I go upstairs and ask if he’s ready to behave. He’s a mess, sobbing, snot everywhere. He holds his arms up and sobs “Mommy carry you? Go downstairs?”

We go to the fucking bounce place and it’s ok. Now naptime is almost over (despite climbing and running and bouncing and going down slides like a maniac for almost 2 hours, the boy is of course WIDE AWAKE upstairs). And I feel like I’ve been beaten with sticks.

I need a break. I need help. I need for this nonsense to stop. When is my son going to stop acting like such an asshole?


“Every Pregnancy Is Different” (something people tell you that is horrifyingly true)

I started this draft way back in March and didn’t manage to finish it largely due to chaos during my quiet time. I looked at it again after finally giving birth in May and decided to try to get it done and post it to commemorate all the disgusting and mortifying details of my pregnancies so that my boys can read it someday and learn to be extra nice to the possible mothers/birth mothers/surrogates of my future grandchildren.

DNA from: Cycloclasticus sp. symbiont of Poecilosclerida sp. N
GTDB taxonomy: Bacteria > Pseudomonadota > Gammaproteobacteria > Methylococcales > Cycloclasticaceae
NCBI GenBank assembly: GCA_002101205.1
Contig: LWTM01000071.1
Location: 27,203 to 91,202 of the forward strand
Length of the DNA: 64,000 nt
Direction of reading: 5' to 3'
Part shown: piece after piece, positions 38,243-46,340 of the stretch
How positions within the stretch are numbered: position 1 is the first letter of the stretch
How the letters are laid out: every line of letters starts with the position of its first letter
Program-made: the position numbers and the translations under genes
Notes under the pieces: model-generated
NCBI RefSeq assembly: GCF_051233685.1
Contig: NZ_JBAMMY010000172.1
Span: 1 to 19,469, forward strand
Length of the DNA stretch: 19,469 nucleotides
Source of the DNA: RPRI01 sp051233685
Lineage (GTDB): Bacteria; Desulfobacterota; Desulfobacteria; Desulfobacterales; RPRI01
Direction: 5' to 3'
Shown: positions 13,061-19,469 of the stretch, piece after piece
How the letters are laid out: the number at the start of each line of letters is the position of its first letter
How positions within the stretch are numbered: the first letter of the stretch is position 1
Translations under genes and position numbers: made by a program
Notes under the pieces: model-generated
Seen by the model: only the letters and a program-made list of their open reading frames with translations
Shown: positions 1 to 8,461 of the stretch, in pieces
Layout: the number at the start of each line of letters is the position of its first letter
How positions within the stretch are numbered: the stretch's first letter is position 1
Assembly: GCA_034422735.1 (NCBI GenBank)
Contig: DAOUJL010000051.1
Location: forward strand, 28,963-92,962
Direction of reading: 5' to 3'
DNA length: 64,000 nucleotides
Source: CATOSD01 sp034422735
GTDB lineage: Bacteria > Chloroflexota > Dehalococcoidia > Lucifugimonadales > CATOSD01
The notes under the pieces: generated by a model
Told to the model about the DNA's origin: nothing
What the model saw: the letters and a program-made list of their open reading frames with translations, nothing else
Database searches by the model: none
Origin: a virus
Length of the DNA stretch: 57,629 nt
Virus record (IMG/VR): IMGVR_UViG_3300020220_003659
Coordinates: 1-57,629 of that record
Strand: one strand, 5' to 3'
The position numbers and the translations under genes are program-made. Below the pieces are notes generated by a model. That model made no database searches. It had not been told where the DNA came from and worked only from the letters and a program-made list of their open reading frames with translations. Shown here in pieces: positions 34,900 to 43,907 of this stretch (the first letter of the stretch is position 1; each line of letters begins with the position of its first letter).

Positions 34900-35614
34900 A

This was me in March:

I’m trying to get this all out so I can stop grossing out all the well-meaning people who politely ask how I’m feeling. Though I usually manage to sheepishly answer “I’m ok, thanks,” any lull in conversation inevitably ends in me awkwardly detailing all of the body parts I’ve been scratching at 3:30 each morning.

So, I’ll try to get this off my chest.

I’m 25 weeks with my second and fuck yeah, this pregnancy is different.

With my first pregnancy I felt mildly hung over for the first trimester, but experienced no major nausea or vomiting. I had very painful heartburn because I had been taking 3 kinds of reflux medications and I stopped them all cold turkey, but that was it for the first trimester.

The second trimester I had a lot of sciatic pain and needed to wear a support belt if I was going to be walking even a short distance.

The entire third trimester I had pelvic bone pain and had to sleep with a full body pillow for comfort.